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Legal Goals and Legal Constraints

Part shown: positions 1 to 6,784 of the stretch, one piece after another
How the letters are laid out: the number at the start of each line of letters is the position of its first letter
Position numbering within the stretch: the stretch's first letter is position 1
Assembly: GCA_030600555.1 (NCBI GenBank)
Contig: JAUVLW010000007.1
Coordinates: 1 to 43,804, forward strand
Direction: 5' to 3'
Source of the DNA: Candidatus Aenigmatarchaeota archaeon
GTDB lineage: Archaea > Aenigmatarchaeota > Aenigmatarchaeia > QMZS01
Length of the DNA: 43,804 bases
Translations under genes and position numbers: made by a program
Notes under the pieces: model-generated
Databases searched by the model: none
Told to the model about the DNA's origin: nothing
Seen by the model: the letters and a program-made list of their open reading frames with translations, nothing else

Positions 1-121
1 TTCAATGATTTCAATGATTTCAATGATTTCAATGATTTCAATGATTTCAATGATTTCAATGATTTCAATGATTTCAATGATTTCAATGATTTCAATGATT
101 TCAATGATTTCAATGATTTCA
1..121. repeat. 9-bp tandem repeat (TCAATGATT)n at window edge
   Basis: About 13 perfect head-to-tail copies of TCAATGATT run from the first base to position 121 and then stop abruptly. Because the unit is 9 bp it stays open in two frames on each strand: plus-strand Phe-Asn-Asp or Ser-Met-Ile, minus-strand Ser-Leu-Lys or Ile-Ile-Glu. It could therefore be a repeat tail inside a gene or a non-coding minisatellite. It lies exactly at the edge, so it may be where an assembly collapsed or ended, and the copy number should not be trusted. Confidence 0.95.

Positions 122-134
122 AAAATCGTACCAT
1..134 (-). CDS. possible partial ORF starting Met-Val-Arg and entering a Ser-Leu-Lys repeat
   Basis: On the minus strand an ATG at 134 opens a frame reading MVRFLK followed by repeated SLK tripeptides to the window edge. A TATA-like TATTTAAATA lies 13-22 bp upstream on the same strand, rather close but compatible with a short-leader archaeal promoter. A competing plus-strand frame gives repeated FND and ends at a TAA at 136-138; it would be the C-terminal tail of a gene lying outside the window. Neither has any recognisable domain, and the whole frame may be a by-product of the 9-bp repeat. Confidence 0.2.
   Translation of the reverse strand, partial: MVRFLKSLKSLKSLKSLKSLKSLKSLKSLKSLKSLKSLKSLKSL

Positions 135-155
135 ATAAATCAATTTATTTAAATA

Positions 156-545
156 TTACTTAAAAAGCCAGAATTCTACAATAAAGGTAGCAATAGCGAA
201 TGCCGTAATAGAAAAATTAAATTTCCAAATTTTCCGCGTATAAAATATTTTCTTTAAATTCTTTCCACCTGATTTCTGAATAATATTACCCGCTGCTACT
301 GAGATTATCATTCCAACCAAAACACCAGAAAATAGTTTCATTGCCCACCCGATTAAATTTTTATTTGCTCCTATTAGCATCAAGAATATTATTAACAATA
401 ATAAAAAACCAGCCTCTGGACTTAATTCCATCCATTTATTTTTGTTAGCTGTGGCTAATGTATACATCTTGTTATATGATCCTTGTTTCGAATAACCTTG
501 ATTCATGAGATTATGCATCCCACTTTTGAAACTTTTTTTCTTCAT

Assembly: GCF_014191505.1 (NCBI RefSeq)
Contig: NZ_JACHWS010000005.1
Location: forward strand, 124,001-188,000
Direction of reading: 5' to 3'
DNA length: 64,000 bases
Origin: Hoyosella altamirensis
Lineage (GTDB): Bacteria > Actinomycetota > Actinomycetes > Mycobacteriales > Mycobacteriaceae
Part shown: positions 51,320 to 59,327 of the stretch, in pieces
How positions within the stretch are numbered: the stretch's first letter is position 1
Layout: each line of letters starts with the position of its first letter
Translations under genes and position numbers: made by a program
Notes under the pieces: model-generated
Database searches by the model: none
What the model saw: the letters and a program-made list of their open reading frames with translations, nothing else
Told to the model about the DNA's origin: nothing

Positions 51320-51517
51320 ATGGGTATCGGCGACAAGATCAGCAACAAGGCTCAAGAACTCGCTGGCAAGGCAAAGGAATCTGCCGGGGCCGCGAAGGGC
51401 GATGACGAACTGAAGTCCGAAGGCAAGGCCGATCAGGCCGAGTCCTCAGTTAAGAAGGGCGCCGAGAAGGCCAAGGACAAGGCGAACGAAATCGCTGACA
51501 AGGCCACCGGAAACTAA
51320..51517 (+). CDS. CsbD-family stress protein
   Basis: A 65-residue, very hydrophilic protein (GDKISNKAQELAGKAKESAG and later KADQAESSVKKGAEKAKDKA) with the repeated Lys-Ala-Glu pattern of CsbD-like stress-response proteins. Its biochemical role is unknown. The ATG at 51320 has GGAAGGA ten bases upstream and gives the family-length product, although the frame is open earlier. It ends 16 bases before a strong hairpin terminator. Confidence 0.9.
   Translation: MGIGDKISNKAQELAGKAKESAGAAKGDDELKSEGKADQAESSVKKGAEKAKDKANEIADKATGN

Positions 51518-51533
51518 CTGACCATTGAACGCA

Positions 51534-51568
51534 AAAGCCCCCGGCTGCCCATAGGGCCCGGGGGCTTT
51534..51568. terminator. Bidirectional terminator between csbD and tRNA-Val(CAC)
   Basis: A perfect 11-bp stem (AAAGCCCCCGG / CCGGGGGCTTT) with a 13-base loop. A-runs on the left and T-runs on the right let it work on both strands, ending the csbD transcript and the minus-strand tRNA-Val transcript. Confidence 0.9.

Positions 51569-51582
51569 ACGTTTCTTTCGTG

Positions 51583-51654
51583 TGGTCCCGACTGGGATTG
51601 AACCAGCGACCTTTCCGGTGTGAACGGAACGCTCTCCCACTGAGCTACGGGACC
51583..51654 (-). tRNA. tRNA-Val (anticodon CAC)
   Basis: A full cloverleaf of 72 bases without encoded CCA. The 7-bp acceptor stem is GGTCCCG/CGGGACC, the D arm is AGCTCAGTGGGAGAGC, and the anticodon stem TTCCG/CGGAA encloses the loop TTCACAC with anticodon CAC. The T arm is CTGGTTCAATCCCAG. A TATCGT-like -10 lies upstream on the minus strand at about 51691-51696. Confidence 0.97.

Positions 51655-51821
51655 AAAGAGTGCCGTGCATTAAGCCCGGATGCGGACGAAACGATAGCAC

As we know, then, adjustments always have to be made when translating moral conclusions into legal norms. But scepticism about the legal implications of my analysis in Part II might be of an even more thoroughgoing nature. One might wonder, for example, what the implications are of believing that the fetus is owed some moral respect on account of its growing human embodiment, even though it does not instantiate any of the core features of a person. Or of the fact that there is no non-arbitrarily distinguishable ‘moment’ at which it is reasonable to believe a fully rights-holding entity arrives on the scene. One possible concern is that these contentions are too philosophically inert to yield clear conclusions about when abortion is and is not acceptable, such that could provide even the starting point for a legal framework. In most of what remains here, I want to suggest just a few possible ways that my analysis in both Parts I and II might inform the legal regulation of abortion, bearing in mind that the usual gaps between morally ideal behaviour and justified legal regulation must always be considered.

 
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